This early classic from Lee, in which he himself starred alongside Danny Aiello, Ossie Davis, Ruby Dee, Richard Edson, Giancarlo Esposito (and a cameo from Samuel L. Jackson), is widely regarded as one of his finest. Do The Right Thing’s deft handling of race relations, urban development, prejudice and police brutality earned its nascent director two Oscar nominations and a place on the National Film Registry’s preserved list of ‘culturally significant films’.
On the streets of Brooklyn during a scorching heatwave, tensions begin to rise at a local pizzeria situated in a predominantly black neighbourhood. The Italian-owned joint is the focal point of latent racism that explodes to the surface during an altercation, before descending into full meltdown after police murder a young black man. The result is not only a cross-sectional study of cosmopolitan New York, but an investigation into race relations and the absurd prejudices harboured among every community.
Do The Right Thing is dedicated to the families of six black victims murdered by police: Eleanor Bumpurs, Michael Griffith, Arthur Miller, Jr., Edmund Perry, Yvonne Smallwood, and Michael Stewart.
Do The Right Thing by Spike Lee, 1989
Following her acclaimed Martin Luther King biopic Selma, Ava DuVernay’s 2016 documentary 13th is an eye-opening account of racial inequality and mass incarceration in the US. Taking its title from the 13th amendment (which outlawed slavery but left a loophole that involuntary servitude could be used as a punishment for a crime), the film unpicks the coded language of America’s racial hegemony.
Featuring archive footage, interviews and testimonies from activists, politicians and formerly incarcerated men and women, DuVernay debunks the mythology of inherent black criminality and suggests that the disproportionate number of African-Americans behind bars today is another, modern-day version of slavery. A pivotal watch, 13th reframes American history by placing the disempowerment African Americans have faced and feared at the forefront of the film and our minds – where it should be.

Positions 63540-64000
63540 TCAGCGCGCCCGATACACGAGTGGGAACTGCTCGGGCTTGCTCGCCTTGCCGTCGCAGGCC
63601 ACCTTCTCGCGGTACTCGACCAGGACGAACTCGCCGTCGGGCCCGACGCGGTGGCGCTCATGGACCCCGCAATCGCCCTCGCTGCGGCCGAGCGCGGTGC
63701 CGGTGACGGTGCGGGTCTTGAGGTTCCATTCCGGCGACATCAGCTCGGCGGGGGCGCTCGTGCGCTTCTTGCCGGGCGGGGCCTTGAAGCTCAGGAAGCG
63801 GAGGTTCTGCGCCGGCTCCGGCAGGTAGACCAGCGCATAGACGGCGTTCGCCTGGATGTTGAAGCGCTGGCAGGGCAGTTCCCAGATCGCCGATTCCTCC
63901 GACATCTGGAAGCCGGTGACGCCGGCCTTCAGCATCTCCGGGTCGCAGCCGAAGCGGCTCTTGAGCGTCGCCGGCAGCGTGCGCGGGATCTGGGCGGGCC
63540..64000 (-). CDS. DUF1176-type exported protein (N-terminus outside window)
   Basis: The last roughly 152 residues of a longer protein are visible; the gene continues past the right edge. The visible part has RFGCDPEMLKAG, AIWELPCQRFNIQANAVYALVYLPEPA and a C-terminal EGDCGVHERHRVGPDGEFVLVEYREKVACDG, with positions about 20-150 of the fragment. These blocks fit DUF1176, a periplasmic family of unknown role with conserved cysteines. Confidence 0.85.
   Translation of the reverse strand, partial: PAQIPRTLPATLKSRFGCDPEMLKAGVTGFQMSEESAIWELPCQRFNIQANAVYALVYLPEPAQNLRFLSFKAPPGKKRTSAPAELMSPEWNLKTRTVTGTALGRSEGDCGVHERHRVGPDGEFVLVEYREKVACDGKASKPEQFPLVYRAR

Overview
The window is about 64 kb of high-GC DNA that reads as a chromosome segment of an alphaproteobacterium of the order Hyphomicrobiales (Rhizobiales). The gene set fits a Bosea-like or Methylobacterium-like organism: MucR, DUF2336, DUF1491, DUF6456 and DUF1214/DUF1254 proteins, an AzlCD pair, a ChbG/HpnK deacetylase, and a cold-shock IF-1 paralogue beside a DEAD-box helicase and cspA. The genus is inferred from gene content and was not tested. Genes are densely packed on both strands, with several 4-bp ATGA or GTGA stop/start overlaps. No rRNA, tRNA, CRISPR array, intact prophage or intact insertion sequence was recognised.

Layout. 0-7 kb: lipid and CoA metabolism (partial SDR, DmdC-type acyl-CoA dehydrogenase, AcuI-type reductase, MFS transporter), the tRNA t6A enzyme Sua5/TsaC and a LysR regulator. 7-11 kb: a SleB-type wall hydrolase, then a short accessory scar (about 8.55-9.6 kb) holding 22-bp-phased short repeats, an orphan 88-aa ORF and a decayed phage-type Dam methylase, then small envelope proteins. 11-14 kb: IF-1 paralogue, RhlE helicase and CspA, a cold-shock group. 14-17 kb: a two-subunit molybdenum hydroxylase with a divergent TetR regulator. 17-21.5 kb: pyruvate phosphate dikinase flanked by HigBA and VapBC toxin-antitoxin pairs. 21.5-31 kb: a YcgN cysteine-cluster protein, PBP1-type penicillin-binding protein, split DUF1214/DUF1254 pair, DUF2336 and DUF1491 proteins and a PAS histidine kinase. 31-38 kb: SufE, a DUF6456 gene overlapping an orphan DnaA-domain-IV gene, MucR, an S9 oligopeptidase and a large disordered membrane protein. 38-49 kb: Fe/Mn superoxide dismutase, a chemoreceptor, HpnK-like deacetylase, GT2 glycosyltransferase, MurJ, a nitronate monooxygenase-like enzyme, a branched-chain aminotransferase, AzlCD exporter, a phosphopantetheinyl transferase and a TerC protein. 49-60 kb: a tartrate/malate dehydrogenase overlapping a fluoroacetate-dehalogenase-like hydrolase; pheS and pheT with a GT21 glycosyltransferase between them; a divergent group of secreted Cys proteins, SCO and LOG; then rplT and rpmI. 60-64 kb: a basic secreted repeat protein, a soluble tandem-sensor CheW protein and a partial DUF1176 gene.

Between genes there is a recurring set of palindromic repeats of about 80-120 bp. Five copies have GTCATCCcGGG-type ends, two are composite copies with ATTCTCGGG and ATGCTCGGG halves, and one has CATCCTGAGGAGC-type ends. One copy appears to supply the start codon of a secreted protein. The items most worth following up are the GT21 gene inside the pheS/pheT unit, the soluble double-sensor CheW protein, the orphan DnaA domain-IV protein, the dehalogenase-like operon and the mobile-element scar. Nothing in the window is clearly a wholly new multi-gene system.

Lee Daniels’ 2013 film The Butler is loosely based on the real-life of White House maitre d’hotel Eugene Allen, who served every president from Eisenhower to Reagan and lived to see Obama become the first black president.
Within the film, the blueprint of Eugene’s story is adapted through protagonist Cecil Gaines (Forest Whitaker), whose own story sees him work at the White House for 34 years under seven presidents. Despite being raised a slave working in the cotton fields, in 1957 Gaines is hired as a butler during Dwight D. Eisenhower’s presidency, bearing witness to some of the most important turning points in American history, including the Vietnam war, the assassination of Martin Luther King Jr. and the struggles of the Civil Rights movement. While Gaines and his wife Gloria (Oprah Winfrey) are integrated into US society – yet only within a subordinate role, obviously – the contrast between Gaines’ devotion to serving his country and his eldest son Louis’ (David Oyelowo) political radicalisation and adhesion to the Black Panthers threatens the family unit.
Through The Butler, Daniels succeeds in exposing America’s ingrained, institutional racism via a thought-provoking and unapologetic insight into the struggle for the affirmation of Afro-Americans rights.
The Butler by Lee Daniels, 2013
Top image: still, Do The Right Thing by Spike Lee, 1989